Future Holds Promise for Neglected Barnsdall Park
Barnsdall Park, at the crest of a hill in Los Feliz, stands on the threshold of a renaissance, its garden blooming again, the olive trees coming back and its future seemingly blessed by a promise from city officials to restore it as the cultural center it was designed to be.
At Hollyhock House, an internationally acclaimed Frank Lloyd Wright creation that is the centerpiece of the park, layers of paint have been scraped away to reveal the pallette chosen by the early 20th-Century architectural master.
A new roof has stopped the leaks that were destroying the interior of the Mayan-inspired home and inside, new carpets have replaced those worn by years of visitors.
These are harbingers of a massive restoration and promotion effort that city officials hope will right the wrongs of more than 25 years of neglect. The effort is the city’s latest, and most serious, attempt yet at eradicating the signs of urban decline.
Mayor Tom Bradley has vowed to allocate whatever money is needed for the effort, and the project tops the priority list of the city’s new head of the Department of Cultural Affairs.
On Thursday, a 26-member board of overseers appointed by Bradley will meet for the first time to develop a strategy for the project. The board, made up of art and government professionals, is to coordinate activities at the park, promote its programs and lobby for public and private money to improve it.
As well as Hollyhock House, Barnsdall Park includes an art gallery, a theater and two art schools. But it has never fulfilled its promise as a cultural center, city officials say.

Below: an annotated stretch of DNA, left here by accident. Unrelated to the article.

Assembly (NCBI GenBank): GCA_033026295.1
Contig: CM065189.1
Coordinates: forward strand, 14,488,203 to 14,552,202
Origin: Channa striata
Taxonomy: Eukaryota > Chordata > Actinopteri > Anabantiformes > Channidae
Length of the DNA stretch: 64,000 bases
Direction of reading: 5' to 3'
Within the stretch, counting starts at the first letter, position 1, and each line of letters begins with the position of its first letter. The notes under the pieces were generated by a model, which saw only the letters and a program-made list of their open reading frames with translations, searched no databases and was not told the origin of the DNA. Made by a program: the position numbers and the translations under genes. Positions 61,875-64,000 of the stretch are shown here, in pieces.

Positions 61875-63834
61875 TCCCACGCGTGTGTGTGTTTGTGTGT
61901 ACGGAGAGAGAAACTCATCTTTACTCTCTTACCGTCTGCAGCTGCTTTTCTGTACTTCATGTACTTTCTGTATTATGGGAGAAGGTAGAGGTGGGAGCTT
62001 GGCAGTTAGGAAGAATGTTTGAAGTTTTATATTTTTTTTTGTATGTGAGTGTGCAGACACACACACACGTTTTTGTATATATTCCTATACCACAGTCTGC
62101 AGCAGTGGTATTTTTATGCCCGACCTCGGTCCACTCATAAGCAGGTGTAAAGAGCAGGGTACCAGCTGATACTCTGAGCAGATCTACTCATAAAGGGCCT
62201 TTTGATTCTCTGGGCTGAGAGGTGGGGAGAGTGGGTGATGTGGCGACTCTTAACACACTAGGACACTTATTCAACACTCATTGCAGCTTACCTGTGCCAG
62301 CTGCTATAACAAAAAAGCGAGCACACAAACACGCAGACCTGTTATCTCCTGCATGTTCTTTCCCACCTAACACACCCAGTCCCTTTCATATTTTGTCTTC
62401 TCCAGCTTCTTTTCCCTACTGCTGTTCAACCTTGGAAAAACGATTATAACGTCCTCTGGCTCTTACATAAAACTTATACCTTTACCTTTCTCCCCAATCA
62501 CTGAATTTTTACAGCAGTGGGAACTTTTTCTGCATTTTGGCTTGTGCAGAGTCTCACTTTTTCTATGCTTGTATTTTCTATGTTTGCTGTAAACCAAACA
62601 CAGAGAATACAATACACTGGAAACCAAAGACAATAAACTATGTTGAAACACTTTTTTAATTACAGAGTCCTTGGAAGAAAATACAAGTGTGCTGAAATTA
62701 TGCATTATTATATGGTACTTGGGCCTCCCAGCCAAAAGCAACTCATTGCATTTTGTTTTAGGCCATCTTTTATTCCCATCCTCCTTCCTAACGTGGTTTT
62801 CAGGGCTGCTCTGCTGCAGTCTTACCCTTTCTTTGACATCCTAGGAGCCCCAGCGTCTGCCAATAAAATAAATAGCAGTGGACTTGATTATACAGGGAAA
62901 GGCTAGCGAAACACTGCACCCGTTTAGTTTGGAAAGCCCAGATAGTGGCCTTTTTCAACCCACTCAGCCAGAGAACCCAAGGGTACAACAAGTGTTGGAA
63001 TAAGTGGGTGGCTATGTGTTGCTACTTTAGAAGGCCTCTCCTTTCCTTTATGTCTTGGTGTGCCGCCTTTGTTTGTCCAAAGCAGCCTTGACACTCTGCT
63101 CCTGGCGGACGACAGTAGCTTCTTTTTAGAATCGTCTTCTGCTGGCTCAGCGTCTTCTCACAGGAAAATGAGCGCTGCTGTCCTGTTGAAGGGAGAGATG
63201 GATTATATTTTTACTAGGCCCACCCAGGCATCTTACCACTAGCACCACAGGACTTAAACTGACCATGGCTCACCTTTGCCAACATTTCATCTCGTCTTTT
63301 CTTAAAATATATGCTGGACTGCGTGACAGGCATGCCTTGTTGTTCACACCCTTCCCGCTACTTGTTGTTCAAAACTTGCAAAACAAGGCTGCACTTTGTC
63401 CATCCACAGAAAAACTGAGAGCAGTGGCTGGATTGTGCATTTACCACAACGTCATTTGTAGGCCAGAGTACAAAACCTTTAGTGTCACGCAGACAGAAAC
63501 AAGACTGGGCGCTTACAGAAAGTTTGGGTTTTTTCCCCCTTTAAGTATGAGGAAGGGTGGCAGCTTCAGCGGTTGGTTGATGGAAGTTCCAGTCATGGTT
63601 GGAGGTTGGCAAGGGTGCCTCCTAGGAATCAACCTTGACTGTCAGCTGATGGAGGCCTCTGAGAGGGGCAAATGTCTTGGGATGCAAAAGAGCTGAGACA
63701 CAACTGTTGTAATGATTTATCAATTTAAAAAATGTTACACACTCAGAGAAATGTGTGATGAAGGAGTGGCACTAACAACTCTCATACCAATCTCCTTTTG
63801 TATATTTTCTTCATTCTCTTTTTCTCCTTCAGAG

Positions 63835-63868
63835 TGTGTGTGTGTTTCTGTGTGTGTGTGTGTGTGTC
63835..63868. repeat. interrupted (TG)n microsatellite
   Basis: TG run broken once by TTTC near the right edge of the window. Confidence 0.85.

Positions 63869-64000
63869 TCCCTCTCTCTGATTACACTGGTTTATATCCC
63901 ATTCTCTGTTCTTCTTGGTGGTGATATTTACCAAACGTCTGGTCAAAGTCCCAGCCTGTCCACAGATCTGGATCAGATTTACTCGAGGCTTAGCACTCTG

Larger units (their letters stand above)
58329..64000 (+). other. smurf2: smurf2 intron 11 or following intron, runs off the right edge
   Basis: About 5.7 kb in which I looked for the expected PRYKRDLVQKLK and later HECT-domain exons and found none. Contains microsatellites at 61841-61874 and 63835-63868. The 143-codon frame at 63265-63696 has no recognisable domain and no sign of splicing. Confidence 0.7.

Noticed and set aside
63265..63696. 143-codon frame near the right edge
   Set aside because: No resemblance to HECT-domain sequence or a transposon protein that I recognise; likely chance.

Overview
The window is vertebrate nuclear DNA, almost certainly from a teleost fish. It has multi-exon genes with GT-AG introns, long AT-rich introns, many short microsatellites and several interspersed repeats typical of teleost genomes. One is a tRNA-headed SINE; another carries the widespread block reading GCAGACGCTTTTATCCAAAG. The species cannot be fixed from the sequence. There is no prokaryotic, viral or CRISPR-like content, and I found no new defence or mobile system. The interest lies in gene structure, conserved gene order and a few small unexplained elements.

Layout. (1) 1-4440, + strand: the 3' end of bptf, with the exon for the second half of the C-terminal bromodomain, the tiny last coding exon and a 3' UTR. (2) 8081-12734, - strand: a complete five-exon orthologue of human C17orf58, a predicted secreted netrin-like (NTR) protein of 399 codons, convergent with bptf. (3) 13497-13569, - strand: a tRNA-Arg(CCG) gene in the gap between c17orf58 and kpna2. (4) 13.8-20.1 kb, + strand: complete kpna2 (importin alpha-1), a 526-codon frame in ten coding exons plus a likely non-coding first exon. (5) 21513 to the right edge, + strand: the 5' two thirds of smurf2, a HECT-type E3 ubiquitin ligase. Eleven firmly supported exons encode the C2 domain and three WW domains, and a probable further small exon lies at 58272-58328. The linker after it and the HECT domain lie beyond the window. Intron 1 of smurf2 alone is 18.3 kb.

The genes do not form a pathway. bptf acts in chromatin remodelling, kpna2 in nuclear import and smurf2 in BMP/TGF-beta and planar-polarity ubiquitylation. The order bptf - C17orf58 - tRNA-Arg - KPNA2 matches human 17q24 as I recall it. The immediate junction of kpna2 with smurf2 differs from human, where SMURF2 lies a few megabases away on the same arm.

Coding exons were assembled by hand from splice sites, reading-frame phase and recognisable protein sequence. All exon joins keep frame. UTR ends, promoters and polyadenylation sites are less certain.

Remains a Secret
The 11.4-acre park is run by three different city departments and previously had no director or Board of Directors to oversee its activities. As a result, city officials and private consultants say, the complex considered by scholars to contain one of the finest Wright creations in the world remains a secret to most Los Angeles residents and a shadow of what it was supposed to be.
The board is the brainchild of Adolfo Nodal, a former artist and the city’s recently appointed head of the Department of Cultural Affairs. When he was named, Nodal said the revitalization of Barnsdall Park was his first major goal.
Some of the structures in the park, most notably Hollyhock House, are built of a porous material designed by Wright that has eroded after decades of exposure to smog.
Scores of olive trees that were dying from an irrigation system that doesn’t work are just now beginning to come back to life. The park’s entrance is obscured by a shopping center and a hospital complex. At night, police say, it is populated by vagrants and becomes a center for vice.
On a recent morning, Virginia Kazer, for 20 years the director of Hollyhock House and the unofficial matron of the park, walked among the crumbling terraces of the Little Dipper, a garden and wading pool designed by Wright and two of his contemporaries.
Hundreds of Visitors
Beer bottles and trash cluttered the area, and the scent of urine was strong. The wading pool hasn’t been filled in 20 years.
Barnsdall Park, however, does have its strengths. Hollyhock House draws hundreds of visitors each month, and the Municipal Art Gallery has exhibited the works of some of Southern California’s best-known artists--most back when they were considered emerging artists. Its arts center holds classes for thousands of people a year.